Margaret Perri



It was August 12, 2016, and I had just gone in for my annual mammogram. I was a 43 and was preparing to make a return to my 17th year of teaching. Because my mother had been diagnosed with IDC at the age of 60, I had been getting screened since the age of 35. The following Monday, I had received a call-back. In I went; I wasn’t feeling too nervous, as I had received one of these calls once before. I was told just three years before during that time and after an FNA, I had dense breasts and luckily, it was just a benign fibroid. So, I was thinking, “I just grow these things. All will be good.” 

The tech came in after re-scanning me, and she asked me if I could wait until the radiologist read these new pictures. Sure. I’m going to be fine. I waited 20 minutes, when the tech returned and said he wants to schedule me for a core needle biopsy because of the location for this abnormality. I came in a third time, the next day. The nurse who headed the Hers Department, alerted me that the radiologist wanted me to schedule an appointment with a surgeon within the next day or two. Now, I began to feel and live the worry…the not knowing what was going on. I went in for my surgical consult, and he stated that the results were back, and I did in fact have cancer. I remember feeling this sudden jolt of worry, fear, and then suddenly, my entire world was turned upside down. I looked over at my husband, and he suddenly began to cry as he reached for my hand.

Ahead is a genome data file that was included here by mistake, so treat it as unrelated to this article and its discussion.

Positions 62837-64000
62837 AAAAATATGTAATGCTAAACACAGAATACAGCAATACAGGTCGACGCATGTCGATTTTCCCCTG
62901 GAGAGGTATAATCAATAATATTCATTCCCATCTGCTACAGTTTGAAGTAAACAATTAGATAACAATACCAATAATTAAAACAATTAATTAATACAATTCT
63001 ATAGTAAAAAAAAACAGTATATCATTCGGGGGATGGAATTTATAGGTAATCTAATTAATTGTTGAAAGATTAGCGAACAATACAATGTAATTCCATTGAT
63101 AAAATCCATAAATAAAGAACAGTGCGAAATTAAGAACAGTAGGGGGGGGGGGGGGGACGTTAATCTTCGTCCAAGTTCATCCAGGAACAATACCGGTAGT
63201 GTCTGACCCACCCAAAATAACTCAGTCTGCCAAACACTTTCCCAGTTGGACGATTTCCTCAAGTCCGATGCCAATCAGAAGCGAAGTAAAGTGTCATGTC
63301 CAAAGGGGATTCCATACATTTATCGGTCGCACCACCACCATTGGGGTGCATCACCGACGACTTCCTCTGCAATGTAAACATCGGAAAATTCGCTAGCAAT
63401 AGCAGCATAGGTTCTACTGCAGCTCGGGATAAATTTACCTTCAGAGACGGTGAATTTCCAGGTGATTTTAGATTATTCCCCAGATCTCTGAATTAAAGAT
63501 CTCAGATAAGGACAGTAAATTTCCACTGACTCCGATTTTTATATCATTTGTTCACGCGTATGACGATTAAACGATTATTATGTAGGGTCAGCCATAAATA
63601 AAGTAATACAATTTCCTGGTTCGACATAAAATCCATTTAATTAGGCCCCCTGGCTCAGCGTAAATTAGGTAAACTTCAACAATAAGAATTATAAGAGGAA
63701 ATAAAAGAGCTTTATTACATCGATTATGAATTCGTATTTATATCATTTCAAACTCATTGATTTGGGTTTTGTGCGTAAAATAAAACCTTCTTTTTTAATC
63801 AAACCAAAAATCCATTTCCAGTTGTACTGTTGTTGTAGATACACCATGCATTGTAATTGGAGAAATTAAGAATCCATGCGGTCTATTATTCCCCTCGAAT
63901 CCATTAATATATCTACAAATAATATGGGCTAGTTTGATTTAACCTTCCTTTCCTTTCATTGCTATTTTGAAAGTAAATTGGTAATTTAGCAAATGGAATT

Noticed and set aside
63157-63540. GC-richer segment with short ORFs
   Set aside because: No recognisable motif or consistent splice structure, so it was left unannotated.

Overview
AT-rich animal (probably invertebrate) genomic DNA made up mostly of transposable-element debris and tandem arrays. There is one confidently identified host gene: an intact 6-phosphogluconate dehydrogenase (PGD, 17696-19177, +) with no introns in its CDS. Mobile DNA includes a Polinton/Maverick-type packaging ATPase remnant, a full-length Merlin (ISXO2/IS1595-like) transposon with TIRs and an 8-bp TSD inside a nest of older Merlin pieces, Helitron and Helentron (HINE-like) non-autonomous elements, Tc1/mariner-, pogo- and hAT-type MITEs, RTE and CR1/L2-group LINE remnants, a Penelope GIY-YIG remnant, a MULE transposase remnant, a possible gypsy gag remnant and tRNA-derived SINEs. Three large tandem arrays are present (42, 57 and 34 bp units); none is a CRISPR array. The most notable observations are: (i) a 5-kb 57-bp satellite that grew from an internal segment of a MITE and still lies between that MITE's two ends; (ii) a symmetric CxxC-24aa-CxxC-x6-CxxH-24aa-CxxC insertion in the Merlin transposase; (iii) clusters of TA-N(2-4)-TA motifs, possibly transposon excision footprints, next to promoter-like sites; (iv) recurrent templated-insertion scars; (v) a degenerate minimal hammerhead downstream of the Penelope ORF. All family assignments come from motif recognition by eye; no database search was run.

Path Diagnosis: Invasive Ductal Carcinoma, Stage 1, Grade 1. As was explained to me, “The best of a bad situation.” My surgeon said that had I waited just two months longer to have my initial mammogram, that “we’d be having a totally different conversation.” Wow. I could NOT believe it. After doing monthly self-breast exams, taking care of myself, feeling pretty well overall, I just could not believe it! I had an 11-year old daughter to take care of. This was NOT happening! Plus, on top of everything else, I had about 50 boxes of art supplies to inbox, inventory; curriculum to write, and get a classroom in order for my near 385 students. I don’t have time for this. So my phone rang, after I got home from my consult. Surgery slated; and by then, I knew I was not going to be good for anyone, including myself, if I didn’t learn to put my own needs first for a change! I had a successful surgery, with clear margins and lymph nodes. A lot to be thankful for! I received 19 rounds of radiation, and on my last date of treatment, I got to “ring the bell,” not just for myself, but for my own mother, too! After a successful mastectomy herself, and just seven years later, she passed away just seven weeks after a sudden diagnosis from Acute Myeloid Leukemia. I am so lucky, so proud to be alive! I pray for all the souls who have fought and continue to fight this dreadful disease! Onward, warriors! Fight! Embrace the fight!